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Students across Puget Sound skip school Friday to protest climate change

Students in Denmark take part in Friday's global climate change protests. (AP)

Hundreds of students across Washington left school Friday at 10 a.m. to take part in a national youth climate strike. Student organizers say that they will continue to skip school every Friday until leaders take “appropriate emergency action” on climate change.

“Why study for a future that may not exist?” said Grace Lambert, an organizer of the youth climate strike in Seattle.

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Youth climate strikes organized across the nation to kick off the effort Friday, March 15. There are eight such strikes in Washington — two in Seattle. Others include: Kingston; Poulsbo; Bainbridge Island; Bellingham; Wenatchee; and Spokane.

Washington State Governor Jay Inslee voiced his own support for the strike this week as well.

“We have to defeat climate change, and that’s why I’m so inspired by the young leaders who are taking action in this effort to strike against climate change,” said Gov. Inslee in a video he released Thursday.

Representatives from Seattle Public Schools have said they will count no-shows in class from students attending Friday’s rallies as unexcused absences.

One strike event on Facebook showed 164 people signed up, with 796 people interested in attending. The Seattle strike is started at 10 a.m. at Cal Anderson Park.

A Tacoma strike is scheduled for noon to 2 p.m. at Wright Park. That event has 46 signed up to go, with 225 interested (as of Tuesday). After Friday, some students plan to continue skipping school on Fridays until political leaders take action.

“This Friday is what is called a deep strike — many countries synchronizing together for large and very publicized strikes,” Lambert said. “These are different from the weekly strikes. The weekly strikes are very important, but generally do not draw as many people and generally are more low key (no stage, not as much planning). Since they take less planning, it is generally up to the students in the area to show up and strike in front of their city halls or other government buildings. These strikes generally pop up around the world by passionate students who see the importance and emphasis that missing school puts on this issue.”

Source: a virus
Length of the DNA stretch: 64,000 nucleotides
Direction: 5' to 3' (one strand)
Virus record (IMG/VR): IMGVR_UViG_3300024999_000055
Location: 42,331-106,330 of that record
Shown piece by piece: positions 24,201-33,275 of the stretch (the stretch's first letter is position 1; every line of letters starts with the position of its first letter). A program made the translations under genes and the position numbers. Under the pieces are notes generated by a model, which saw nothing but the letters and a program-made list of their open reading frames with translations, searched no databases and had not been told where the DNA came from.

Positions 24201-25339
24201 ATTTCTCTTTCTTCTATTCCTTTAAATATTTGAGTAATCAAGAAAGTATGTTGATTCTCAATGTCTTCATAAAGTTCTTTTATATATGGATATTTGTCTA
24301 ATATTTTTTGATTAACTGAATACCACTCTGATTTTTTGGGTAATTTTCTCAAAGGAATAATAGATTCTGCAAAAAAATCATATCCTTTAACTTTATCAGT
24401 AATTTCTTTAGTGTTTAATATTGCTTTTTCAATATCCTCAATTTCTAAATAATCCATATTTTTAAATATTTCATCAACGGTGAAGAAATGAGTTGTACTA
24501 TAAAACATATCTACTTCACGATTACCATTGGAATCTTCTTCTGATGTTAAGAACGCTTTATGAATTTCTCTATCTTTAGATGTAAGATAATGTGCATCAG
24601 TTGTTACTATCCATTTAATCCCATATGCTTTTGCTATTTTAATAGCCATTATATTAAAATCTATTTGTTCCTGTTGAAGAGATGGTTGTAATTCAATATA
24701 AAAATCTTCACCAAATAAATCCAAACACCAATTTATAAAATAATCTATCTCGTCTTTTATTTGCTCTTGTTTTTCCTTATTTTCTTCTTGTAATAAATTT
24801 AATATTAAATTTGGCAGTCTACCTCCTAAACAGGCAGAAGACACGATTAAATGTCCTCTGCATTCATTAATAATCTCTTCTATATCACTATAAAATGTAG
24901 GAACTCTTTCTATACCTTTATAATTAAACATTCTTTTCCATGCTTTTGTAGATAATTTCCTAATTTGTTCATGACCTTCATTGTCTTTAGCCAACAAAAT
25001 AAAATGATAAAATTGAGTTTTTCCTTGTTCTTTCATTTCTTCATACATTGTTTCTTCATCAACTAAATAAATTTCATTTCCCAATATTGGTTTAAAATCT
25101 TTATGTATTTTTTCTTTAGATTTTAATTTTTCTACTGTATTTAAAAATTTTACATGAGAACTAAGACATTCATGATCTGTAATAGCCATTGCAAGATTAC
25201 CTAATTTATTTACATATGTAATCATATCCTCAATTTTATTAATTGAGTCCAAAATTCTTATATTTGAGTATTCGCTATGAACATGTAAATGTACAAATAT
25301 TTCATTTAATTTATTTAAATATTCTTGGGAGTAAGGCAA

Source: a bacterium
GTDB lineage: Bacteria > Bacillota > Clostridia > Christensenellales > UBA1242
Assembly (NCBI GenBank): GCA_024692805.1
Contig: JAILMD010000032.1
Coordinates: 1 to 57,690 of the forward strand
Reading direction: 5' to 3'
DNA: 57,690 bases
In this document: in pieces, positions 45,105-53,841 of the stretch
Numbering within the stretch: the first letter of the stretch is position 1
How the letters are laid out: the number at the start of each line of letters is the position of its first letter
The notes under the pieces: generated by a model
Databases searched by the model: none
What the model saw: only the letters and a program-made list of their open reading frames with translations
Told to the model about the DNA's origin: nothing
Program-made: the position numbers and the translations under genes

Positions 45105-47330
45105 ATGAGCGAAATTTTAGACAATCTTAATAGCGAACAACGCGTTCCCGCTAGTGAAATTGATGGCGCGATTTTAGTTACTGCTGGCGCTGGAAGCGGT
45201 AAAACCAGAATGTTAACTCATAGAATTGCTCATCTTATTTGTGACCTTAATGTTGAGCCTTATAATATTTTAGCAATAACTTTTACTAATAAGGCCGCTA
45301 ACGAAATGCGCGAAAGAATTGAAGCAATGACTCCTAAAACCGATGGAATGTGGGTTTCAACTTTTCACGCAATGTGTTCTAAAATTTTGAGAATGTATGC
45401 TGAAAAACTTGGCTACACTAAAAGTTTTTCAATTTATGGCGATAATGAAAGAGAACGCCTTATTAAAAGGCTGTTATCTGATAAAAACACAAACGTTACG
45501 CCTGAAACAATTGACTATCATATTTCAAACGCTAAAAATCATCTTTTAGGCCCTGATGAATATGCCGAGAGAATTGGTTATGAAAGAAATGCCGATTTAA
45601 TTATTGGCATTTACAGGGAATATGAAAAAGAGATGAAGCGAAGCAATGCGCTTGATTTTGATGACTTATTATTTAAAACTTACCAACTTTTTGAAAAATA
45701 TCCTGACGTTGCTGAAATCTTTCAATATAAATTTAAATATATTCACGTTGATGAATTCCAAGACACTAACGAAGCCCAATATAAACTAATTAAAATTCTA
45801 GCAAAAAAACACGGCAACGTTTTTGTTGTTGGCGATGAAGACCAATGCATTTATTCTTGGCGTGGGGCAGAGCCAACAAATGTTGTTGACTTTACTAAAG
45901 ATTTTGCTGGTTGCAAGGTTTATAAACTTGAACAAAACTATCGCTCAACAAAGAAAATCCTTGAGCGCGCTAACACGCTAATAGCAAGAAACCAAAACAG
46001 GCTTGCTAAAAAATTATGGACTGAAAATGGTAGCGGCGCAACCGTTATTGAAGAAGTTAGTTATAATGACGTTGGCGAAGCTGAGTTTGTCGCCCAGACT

“We are in no way asking every student to do this every Friday — that is a personal decision for a student to make based on what is best for them,” she said. “Our organization team is very dedicated to this subject and so these strikes will likely be made up of mainly us, but we welcome any and all students who wish to participate.”

The Seattle youth climate strike has issued three main demands:

  • A demand for a reduction in greenhouse gases emissions in line with the October 2018 IPCC Special Report on Global Warming of 1.5 degrees Celsius.
  • A demand for our world leaders take action that ensures global warming remains under 1.5 degrees Celsius.
  • A demand that our US legislators implement the Green New Deal and other legislative actions to decrease the climate crisis.

“Political leaders need to start by listening to the youth and hear from us what we need, rather than deciding for us,” Lambert said. “At that point, they need to implement substantial legislative actions aimed at reducing our greenhouse gas emissions (and extracting it from the atmosphere) as well as transitioning to 100 percent renewable energy.”

The students argue that there is roughly 11 years to stop burning fossil fuels before the scales dramatically tip against their future (according to a 2018 IPCC special report on global warming).

The strikes are inspired by 16-year-old Swedish activist — and Nobel Peace Price nominee —  Greta Thunberg, who has organized similar events.

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